100-88. Nate Robinson bobbles the ball in the backcourt, recovers it and barely breaks half court in time. He then spins through two guys and finds a wide open Jamal Crawford for three. Brick. Going the other way, Earl Boykins hits a three. The Knicks follow that with a turnover. For all intensive purposes the game is over right now.
And it’s all pretty much over. The Nuggets hit 100 early, and immediately add to it with a Boykins three that extends their lead to 15. (Earl’s threes look like absolute heaves, but it’s just because he’s so little. He’s got range.) The Knicks then commit a turnover after three passes that were ALL bad enough in and of themselves to be turnovers, and Earl finds J.R, Smith for another three. 106-88.
After a Nate miss, the next 20-point Knicks deficit is also brought to you by Carmelo Anthony. That’s 34 points for the League’s leading scorer.
Since his teammates aren’t feeding him the ball, Isiah takes Eddy Curry out of the game. [This is why Eddy Curry isn’t an All-Star. When his teammates—in this case, Marbury—get hot and the ball doesn’t come to him, Eddy just disappears. He doesn’t block shots, or convert offensive rebounds (um, or get ANY rebounds, for that matter). He just becomes the littlest 6-11 guy on the court. It’s embarassing.]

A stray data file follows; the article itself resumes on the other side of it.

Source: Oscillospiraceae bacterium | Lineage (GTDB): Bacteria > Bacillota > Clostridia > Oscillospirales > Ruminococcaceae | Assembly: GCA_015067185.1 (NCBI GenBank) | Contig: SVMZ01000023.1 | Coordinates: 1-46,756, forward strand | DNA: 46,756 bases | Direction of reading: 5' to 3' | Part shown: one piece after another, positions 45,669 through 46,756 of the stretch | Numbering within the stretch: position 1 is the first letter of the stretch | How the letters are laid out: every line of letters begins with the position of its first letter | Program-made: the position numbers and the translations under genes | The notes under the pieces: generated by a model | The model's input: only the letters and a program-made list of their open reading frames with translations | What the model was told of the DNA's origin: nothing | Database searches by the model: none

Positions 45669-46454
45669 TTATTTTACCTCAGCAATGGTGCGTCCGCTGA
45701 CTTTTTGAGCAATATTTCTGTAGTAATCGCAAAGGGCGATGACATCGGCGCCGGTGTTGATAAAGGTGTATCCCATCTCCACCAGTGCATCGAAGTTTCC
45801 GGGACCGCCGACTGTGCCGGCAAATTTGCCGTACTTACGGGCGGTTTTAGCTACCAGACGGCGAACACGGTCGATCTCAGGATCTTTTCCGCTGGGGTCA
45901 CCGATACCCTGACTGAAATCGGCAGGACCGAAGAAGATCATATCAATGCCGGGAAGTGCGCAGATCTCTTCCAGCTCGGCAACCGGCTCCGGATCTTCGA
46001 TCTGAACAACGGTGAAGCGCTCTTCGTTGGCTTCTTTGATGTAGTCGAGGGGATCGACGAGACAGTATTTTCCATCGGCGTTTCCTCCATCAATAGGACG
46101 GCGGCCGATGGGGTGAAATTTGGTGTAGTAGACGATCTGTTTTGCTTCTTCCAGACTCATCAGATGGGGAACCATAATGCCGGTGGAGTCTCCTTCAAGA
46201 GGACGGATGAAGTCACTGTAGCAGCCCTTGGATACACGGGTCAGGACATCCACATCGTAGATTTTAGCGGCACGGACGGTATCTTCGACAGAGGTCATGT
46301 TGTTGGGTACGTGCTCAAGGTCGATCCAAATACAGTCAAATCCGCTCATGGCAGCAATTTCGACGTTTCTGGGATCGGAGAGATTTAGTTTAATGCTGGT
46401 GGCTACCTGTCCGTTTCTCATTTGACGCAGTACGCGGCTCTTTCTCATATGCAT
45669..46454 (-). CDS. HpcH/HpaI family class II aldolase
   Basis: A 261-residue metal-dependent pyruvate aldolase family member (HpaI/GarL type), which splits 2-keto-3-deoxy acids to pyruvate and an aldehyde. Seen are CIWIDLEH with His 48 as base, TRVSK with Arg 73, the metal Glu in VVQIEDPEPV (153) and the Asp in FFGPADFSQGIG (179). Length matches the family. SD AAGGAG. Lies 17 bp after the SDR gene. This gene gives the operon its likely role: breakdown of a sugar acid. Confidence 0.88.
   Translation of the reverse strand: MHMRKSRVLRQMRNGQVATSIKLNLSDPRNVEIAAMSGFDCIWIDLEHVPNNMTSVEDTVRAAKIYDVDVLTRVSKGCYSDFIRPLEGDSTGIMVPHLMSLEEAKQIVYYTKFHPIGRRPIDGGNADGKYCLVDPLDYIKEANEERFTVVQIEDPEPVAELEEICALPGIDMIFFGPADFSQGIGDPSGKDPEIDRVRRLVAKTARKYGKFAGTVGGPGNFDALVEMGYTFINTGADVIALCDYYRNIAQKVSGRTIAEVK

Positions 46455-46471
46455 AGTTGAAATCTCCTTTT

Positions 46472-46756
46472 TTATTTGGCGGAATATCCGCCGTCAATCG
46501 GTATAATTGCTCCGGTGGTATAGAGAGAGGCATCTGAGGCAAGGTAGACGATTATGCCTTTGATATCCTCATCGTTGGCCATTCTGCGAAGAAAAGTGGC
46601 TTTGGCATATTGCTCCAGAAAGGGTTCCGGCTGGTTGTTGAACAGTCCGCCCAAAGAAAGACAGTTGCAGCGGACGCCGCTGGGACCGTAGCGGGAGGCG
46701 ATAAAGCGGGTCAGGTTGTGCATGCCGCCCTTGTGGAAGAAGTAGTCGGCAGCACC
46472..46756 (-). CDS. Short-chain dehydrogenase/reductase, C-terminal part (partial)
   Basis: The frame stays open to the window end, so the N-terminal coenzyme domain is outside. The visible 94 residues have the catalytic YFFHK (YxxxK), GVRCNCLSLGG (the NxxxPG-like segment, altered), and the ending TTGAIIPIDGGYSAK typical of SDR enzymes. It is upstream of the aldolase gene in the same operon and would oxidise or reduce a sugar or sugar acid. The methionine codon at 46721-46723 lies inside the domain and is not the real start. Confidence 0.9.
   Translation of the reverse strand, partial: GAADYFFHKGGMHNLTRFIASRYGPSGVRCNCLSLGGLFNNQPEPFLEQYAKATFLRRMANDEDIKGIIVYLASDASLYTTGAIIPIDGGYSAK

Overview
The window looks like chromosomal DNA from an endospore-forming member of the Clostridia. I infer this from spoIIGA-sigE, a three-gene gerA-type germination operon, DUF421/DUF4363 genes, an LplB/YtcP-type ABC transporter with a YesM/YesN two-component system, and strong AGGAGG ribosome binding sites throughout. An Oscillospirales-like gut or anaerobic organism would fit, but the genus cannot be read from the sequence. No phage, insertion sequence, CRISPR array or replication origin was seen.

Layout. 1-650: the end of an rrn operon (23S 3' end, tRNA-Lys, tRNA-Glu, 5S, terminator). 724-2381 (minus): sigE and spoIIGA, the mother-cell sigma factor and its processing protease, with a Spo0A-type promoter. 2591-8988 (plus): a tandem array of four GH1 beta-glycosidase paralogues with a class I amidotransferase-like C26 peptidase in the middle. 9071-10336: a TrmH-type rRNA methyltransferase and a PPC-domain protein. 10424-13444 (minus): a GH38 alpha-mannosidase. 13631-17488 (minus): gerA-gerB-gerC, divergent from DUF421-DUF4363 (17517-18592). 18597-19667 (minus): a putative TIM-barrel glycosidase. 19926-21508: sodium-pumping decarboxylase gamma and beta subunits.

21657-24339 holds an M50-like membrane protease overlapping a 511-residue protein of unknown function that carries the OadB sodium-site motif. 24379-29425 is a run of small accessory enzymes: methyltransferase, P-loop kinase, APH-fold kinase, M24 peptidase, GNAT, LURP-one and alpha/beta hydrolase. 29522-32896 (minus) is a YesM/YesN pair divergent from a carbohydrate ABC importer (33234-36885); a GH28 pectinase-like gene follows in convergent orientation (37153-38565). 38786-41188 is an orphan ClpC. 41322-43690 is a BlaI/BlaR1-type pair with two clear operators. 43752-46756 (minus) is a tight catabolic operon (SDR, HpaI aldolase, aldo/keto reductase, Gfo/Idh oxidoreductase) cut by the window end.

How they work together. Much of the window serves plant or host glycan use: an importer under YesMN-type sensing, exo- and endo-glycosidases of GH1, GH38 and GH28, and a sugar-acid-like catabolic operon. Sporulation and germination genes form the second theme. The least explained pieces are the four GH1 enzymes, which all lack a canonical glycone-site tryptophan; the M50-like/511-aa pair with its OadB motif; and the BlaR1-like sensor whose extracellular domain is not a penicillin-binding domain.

Steph gets the unusual goaltend and-one on the other end, bringing his season-high total to 31.
5:54. The t-shirt toss coincides with the first mass exodus. Gotta catch those trains. And Macy’s is still open!
Mardy Collins checks in with 3:10 to go. At the time, this does not seem in any way ominous.
Starbury gets blockburied by Camby. I don’t care what the official scorer says, he should have at least 10 blocks tonight. (He officially ends up with 7.)
Why does George Karl have his starters in during the blowout. He must be sticking it to Isiah—OH SHIT! OH SHIT! OH SHIT! OH NO. DAMN.
At 1:15, all hell breaks loose. Seeing I explained enough at the start of this epic, I’ll just give you the notes I took as the brawl went down:
“1:15 – BRAWL. Started when Mardy Collins takes down J.R. Smith by the neck. Jared Jeffries officially loses his shit. Jeffries STILL being held back. Dragged off by Aguirre after going after CA who tossed a shot @ Mardy Collins. Isiah drags off Nate.